21 Conversational Russian Phrases to Learn to Fit In with Natives

Ever found yourself wondering what the real Russian language ”tastes” like?

The Russian you’re not going to encounter in textbooks.

The fact is, the gap between the literary Russian and the everyday, “average Joe” or, to put it more appropriately, “average Ivan” Russian is dramatically bigger than the gap between the literary and everyday English.

Read on to learn how you can master the brutal, crude yet infinitely romantic (talk about the controversial Russian soul) everyday language you’re most probably going to come across if you ever step foot in the ”Motherland.”


Phrases for Starting a Conversation

From finding your way through city streets to meeting friends at the discothèque to working with new colleagues, you’ll find yourself in a myriad of situations where you’ll want to start talking to new people.

As you have those conversations, you may notice a few cultural differences. For one, if you start to feel uncomfortable, it may be because your new Russian acquaintance is standing a bit closer than you’re used to.

Another cultural difference comes with the idea of small talk. Americans can ask anyone, “How are you?” as a greeting . . . that’s weird in Russia. Strangers normally keep to themselves, though you could wish someone “good morning” (доброе утро), “good evening” (добрый вечер) or ask for the time (скажите, пожалуйста, который час).

While it’s very unusual to chat a stranger up on the metro, Russians are willing to help if you need it. Knowing how to strike up that conversation will help you communicate why you’re approaching them and break the ice for whatever comes next.

Here are seven everyday phrases that will help you start your conversation with a Russian. We’ve included the pronunciation for each word to help you say these words like a native!

1. Приятно видеть вас здесь!

Meaning: Nice to see you here!

Pronunciation: Приятно видеть вас здесь

2. Мы встречались с вами ранее?

Meaning: Have we met before?

Pronunciation: Мы встречались с вами ранее

3. Как поживаешь?

Meaning: How are you doing?

Pronunciation: Как поживаешь

3. Привет! Что нового?

Meaning: Hi! What’s up?

Pronunciation: Привет Что нового

4. Привет! Давно не виделись!

Meaning: Hi! Haven’t seen you for a while!

Pronunciation: Привет, …! Давно не виделись

5. Ты не будешь возражать, если я спрошу тебя о…

Meaning: Would you mind if I ask you . . .

Pronunciation: Ты не будешь возражать, если я спрошу тебя о

6. Ну, дело в следующем …

Meaning: Here’s the thing…

Pronunciation: Ну, дело в следующем

7. Без разницы!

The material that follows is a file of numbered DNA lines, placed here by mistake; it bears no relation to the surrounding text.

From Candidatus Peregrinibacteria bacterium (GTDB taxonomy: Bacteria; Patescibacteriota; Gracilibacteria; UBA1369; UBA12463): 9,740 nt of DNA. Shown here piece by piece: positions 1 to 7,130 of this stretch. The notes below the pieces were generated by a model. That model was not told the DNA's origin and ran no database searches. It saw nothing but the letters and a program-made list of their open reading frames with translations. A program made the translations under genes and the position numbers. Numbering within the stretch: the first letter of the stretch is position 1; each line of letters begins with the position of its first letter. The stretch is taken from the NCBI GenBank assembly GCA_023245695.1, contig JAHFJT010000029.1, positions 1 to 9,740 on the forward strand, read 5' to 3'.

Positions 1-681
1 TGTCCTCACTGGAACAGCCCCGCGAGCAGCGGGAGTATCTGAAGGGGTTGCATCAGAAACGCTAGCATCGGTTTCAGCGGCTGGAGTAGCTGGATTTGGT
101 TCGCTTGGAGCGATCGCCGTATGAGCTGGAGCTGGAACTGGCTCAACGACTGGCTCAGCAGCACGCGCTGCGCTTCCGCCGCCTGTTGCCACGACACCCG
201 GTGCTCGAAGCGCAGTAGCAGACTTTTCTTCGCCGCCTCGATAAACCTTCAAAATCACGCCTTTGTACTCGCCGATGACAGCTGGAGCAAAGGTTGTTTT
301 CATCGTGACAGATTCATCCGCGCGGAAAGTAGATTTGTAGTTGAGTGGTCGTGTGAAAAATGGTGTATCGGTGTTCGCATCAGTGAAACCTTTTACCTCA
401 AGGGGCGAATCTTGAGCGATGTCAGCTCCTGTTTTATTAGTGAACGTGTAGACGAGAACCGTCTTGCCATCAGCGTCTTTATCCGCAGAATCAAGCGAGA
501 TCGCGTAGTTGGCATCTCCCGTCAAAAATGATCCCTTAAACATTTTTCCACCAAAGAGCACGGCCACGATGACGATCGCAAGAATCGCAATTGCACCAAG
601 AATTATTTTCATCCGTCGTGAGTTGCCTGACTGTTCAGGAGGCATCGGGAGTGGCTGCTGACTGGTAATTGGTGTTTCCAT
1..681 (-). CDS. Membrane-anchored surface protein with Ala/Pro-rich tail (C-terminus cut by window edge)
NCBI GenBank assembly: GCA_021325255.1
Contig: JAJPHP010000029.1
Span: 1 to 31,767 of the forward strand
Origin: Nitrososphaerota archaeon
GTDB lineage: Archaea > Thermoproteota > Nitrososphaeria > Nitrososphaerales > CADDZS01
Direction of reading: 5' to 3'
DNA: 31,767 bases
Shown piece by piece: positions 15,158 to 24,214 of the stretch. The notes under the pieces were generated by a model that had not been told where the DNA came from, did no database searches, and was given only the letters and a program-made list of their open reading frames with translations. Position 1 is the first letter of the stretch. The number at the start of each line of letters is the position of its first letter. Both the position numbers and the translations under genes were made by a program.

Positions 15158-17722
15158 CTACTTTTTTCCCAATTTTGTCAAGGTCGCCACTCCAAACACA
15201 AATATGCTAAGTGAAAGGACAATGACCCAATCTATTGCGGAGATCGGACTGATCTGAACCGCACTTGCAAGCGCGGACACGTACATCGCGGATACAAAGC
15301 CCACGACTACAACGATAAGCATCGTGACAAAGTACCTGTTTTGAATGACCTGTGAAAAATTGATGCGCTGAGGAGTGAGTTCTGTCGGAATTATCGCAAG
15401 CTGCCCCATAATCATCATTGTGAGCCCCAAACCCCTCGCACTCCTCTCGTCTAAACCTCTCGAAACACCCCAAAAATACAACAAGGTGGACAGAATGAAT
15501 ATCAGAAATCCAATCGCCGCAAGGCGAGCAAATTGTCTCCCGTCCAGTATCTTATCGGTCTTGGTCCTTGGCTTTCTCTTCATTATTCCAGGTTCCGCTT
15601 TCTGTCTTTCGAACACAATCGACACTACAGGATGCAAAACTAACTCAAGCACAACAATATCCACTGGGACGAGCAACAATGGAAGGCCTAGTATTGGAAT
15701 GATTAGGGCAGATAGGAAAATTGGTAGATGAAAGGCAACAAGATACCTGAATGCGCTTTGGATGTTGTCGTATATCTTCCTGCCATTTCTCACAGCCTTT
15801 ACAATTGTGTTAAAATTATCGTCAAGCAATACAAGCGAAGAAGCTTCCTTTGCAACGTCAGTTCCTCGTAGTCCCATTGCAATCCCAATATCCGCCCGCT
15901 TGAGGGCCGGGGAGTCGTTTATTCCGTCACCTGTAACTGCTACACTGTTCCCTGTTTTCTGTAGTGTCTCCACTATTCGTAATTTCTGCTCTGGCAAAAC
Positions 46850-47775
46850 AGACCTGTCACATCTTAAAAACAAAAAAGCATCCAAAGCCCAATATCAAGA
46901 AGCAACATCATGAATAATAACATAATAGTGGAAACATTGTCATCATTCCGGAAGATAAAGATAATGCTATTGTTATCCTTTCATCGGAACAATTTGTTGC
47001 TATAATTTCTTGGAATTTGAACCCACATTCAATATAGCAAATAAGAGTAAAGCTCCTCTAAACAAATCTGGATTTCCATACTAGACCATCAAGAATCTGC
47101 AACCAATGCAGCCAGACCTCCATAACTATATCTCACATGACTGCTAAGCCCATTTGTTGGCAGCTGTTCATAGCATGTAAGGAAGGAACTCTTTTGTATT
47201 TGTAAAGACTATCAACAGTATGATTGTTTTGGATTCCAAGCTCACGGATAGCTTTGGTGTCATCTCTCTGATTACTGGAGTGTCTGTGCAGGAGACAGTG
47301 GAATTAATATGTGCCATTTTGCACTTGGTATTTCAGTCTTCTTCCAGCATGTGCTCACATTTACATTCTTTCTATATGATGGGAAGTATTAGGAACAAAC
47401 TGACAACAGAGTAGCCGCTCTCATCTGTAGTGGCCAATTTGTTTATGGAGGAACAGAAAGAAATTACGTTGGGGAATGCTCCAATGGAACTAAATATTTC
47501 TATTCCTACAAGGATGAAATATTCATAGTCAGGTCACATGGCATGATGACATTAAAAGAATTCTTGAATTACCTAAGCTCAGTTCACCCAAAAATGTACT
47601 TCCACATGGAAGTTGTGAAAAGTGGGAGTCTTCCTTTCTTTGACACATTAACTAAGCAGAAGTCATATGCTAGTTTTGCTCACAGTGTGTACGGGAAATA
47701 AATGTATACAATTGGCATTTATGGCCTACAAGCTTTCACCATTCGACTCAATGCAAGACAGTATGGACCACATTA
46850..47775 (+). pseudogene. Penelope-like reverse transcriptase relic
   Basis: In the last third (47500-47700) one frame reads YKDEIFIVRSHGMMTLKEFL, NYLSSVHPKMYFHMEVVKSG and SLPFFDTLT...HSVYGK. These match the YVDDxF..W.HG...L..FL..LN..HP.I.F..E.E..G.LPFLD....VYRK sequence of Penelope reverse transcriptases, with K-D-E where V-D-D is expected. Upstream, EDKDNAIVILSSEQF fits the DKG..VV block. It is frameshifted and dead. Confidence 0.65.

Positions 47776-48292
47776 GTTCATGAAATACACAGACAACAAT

Meaning: Whatever!

Prononciation: Без разницы

Phrases to Break an Awkward Silence

We all hate awkward silences, don’t we? Check these phrases out to ensure you won’t experience that while communicating with your Russian friends.

8. В самом деле? Расскажи подробнее!

Meaning: Really? Tell me more!

Pronunciation: В самом деле? Расскажи подробнее

9. Ты, должно быть, шутишь!

Meaning: You must be kidding!

Pronunciation: Ты, должно быть, шутишь

10. Ну, как бы получше выразиться…

Meaning: How can I phrase this right…

Pronunciation: Ну, как бы получше выразиться

11. Видишь ли, дело в том, что…

Meaning: You see, the thing is…

Pronunciation: Видишь ли, дело в том, что

12. что касается…

Meaning: Regarding the…

Pronunciation: что касается

13. кстати…

Meaning: By the way…

Pronunciation: кстати

14. для справки

Meaning: Just for the record

Pronunciation: для справки

Slang Phrases to Keep the Conversation Going

Did you know that in Russia the most eager English-learners study American slang phrases and expressions…with textbooks!

Yep, you read it right—in Russia there are textbooks devoted to teaching the most avid learners how to pronounce, “You have to ditch that chick,” “I dig the groove,” “Wassup, dingbat!” and other fun phrases.

So why shouldn’t you have an upper hand when it comes down to studying Russian with a few Russian slang expressions under your belt? Read on to remove any doubt Russians might have of your thorough knowledge of their language.

15. Приятель, давай сходим куда-то сегодня вечером!

Meaning: Let’s go out somewhere this evening, buddy.

Pronunciation: Приятель, давай сходим куда-то сегодня вечером

16. Какая безбашенная вечеринка!

Meaning: What a crazy party!

Pronunciation: Какая безбашенная вечеринка

17. Я чертовски рад тебя видеть!

Meaning: I’m very (freakin’) happy to see you!